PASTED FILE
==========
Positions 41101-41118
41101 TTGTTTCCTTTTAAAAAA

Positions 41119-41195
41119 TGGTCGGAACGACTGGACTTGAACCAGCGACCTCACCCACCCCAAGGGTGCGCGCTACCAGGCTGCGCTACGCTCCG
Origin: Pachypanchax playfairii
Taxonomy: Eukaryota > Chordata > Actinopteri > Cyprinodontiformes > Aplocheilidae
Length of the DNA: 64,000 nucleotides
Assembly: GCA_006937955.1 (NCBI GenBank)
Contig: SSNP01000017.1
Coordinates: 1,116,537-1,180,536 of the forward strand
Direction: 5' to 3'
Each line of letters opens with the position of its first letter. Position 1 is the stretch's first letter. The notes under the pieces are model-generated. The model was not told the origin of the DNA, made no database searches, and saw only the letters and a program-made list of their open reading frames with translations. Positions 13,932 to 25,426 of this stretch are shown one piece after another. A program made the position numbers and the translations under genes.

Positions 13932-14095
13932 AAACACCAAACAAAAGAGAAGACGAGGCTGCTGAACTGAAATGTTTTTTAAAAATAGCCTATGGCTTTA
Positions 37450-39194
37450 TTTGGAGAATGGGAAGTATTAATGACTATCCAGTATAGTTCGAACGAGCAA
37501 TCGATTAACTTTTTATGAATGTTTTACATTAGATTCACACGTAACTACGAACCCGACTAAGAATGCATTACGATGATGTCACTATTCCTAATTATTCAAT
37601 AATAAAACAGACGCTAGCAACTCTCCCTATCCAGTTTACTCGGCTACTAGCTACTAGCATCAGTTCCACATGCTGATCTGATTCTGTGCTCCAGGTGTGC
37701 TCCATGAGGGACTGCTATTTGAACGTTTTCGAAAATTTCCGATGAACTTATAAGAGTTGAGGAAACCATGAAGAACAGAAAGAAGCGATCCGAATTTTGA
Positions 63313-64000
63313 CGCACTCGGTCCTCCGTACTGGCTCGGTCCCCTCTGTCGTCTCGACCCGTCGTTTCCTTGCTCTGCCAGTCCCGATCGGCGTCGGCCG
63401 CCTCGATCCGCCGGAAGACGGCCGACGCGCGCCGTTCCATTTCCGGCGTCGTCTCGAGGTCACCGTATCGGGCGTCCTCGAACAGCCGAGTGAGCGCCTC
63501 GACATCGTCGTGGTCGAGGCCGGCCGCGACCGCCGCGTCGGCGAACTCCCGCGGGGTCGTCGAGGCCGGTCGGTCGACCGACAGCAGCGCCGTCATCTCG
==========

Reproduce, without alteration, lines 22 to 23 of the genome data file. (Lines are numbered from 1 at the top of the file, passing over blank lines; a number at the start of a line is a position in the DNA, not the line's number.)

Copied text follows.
63401 CCTCGATCCGCCGGAAGACGGCCGACGCGCGCCGTTCCATTTCCGGCGTCGTCTCGAGGTCACCGTATCGGGCGTCCTCGAACAGCCGAGTGAGCGCCTC
63501 GACATCGTCGTGGTCGAGGCCGGCCGCGACCGCCGCGTCGGCGAACTCCCGCGGGGTCGTCGAGGCCGGTCGGTCGACCGACAGCAGCGCCGTCATCTCG